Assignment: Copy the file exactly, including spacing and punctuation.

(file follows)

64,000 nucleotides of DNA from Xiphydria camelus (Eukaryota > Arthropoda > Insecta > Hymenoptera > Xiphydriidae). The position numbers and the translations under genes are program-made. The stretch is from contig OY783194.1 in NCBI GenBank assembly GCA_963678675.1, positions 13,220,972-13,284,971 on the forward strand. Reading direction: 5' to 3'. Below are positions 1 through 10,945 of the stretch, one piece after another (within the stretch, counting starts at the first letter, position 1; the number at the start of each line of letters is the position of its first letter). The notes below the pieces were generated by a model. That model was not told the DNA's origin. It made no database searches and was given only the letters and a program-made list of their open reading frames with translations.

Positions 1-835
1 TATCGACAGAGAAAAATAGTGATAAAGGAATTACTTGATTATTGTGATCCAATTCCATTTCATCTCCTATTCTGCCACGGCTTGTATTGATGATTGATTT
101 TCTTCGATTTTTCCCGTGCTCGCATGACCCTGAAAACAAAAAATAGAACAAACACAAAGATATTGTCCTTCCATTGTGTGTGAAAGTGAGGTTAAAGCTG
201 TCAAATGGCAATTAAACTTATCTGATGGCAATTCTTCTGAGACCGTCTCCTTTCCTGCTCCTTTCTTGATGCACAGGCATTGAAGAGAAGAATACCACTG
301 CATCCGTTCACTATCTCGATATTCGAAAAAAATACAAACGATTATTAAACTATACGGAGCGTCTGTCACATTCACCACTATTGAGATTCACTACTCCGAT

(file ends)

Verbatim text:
64,000 nucleotides of DNA from Xiphydria camelus (Eukaryota > Arthropoda > Insecta > Hymenoptera > Xiphydriidae). The position numbers and the translations under genes are program-made. The stretch is from contig OY783194.1 in NCBI GenBank assembly GCA_963678675.1, positions 13,220,972-13,284,971 on the forward strand. Reading direction: 5' to 3'. Below are positions 1 through 10,945 of the stretch, one piece after another (within the stretch, counting starts at the first letter, position 1; the number at the start of each line of letters is the position of its first letter). The notes below the pieces were generated by a model. That model was not told the DNA's origin. It made no database searches and was given only the letters and a program-made list of their open reading frames with translations.

Positions 1-835
1 TATCGACAGAGAAAAATAGTGATAAAGGAATTACTTGATTATTGTGATCCAATTCCATTTCATCTCCTATTCTGCCACGGCTTGTATTGATGATTGATTT
101 TCTTCGATTTTTCCCGTGCTCGCATGACCCTGAAAACAAAAAATAGAACAAACACAAAGATATTGTCCTTCCATTGTGTGTGAAAGTGAGGTTAAAGCTG
201 TCAAATGGCAATTAAACTTATCTGATGGCAATTCTTCTGAGACCGTCTCCTTTCCTGCTCCTTTCTTGATGCACAGGCATTGAAGAGAAGAATACCACTG
301 CATCCGTTCACTATCTCGATATTCGAAAAAAATACAAACGATTATTAAACTATACGGAGCGTCTGTCACATTCACCACTATTGAGATTCACTACTCCGAT